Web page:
The Dow Jones Industrial Average (DJIA) plummeted by 850 points upon opening, as fears towards the coronavirus outbreak hit its peak. Bitcoin also dropped by 3.5 percent on the day and is down by 8 percent in the past 11 days.
Bitcoin is not ready to be a safe haven asset, just yet
When fear strikes the global financial market, investors tend to eliminate the riskiest assets in their portfolio.
For most investors, the asset class with the highest level of risk is single stocks, and bitcoin fits that category.
Throughout the last 12 months, data from multi-billion dollar investment firms like Grayscale have shown a consistent inflow of capital into the bitcoin market from institutional investors.
The Q4 2019 report of Grayscale read:
“Institutional investors, primarily hedge funds, continued to be the primary source of investment capital for 2019 (71%). However, larger investments from high-net-worth individuals added a meaningful $93.2 million of investment in 4Q19.”
But, bitcoin is still too volatile and too small in terms of market capitalization compared to other traditional safe haven assets like gold. At $177 billion, the total market cap of bitcoin is about 2.21 percent of gold’s market cap.
Bitcoin has likely dropped substantially against the USD in the past two weeks because of the shock that has penetrated into the international equities market and the Dow Jones.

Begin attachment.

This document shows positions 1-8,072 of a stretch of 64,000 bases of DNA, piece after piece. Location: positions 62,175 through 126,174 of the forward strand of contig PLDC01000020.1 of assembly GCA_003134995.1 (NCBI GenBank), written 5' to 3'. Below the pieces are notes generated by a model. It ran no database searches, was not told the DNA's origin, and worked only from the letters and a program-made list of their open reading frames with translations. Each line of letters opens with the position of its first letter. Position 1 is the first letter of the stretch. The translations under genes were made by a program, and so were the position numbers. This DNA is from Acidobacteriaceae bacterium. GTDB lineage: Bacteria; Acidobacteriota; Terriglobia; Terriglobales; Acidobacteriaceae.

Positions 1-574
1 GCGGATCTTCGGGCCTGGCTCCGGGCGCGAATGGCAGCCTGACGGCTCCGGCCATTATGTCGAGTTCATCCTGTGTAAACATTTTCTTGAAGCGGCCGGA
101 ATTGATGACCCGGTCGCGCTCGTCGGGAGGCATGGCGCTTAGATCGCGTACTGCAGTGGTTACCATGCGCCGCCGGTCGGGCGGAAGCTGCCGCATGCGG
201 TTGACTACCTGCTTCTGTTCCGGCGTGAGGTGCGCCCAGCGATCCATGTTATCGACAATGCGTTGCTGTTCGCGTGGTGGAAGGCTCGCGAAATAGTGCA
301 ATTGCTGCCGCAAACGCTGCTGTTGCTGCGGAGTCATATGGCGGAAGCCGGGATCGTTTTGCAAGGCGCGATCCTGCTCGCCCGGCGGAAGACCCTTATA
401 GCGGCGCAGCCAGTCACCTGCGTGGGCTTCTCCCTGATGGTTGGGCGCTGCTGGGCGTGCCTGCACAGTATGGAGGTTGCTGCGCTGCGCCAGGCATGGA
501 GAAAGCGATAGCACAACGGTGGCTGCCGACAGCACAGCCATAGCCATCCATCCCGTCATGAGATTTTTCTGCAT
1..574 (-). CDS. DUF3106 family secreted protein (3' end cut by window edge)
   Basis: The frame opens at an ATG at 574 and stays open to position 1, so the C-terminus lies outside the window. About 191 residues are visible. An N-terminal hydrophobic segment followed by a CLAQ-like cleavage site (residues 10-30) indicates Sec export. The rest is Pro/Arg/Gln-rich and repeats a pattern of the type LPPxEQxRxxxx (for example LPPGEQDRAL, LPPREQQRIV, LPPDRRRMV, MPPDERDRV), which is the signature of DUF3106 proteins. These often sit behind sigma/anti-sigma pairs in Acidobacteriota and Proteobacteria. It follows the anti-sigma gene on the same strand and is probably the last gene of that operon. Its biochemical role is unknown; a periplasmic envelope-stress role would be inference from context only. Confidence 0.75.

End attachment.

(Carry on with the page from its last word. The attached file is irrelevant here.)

In December 2018, when the bitcoin price fell abruptly from around $6,300 to $3,150, several strategists said that the uncertainty around the trade war could have prompted investors to sell high-risk assets including bitcoin amidst a Dow Jones correction.
BTC could possibly be seeing a similar trend; as the coronavirus outbreak in Italy and South Korea start to freeze up the Asian and European economy, investors are looking to sell the riskiest assets first.
Considering that the bitcoin price is up by around 50 percent year-to-date, the decent price action could sway investors to sell BTC at the height of geopolitical uncertainty.
Situation is getting even more dire for Dow Jones
Italy reported 130 confirmed cases of coronavirus overnight and South Korea is close to reaching 1,000 cases, all stemming from a single cult church that is suspected of having infected at least 400 individuals.
The Dow Jones and the rest of the equities market saw a sharp reaction from traders on the day, but the slump could worsen over time as coronavirus shows no signs of slowing down.
Dr. Gabriel Leung, the dean of medicine at the prestigious Hong Kong University, said that the peak of coronavirus is set to be reached in May.
The coronavirus outbreak rapidly expanding throughout Europe and Asia until May could have a detrimental impact on productivity and business sentiment.
In some regions like China, businesses have started to run short of cash and banks have reportedly been struggling to help businesses in need due to overwhelming demand.t
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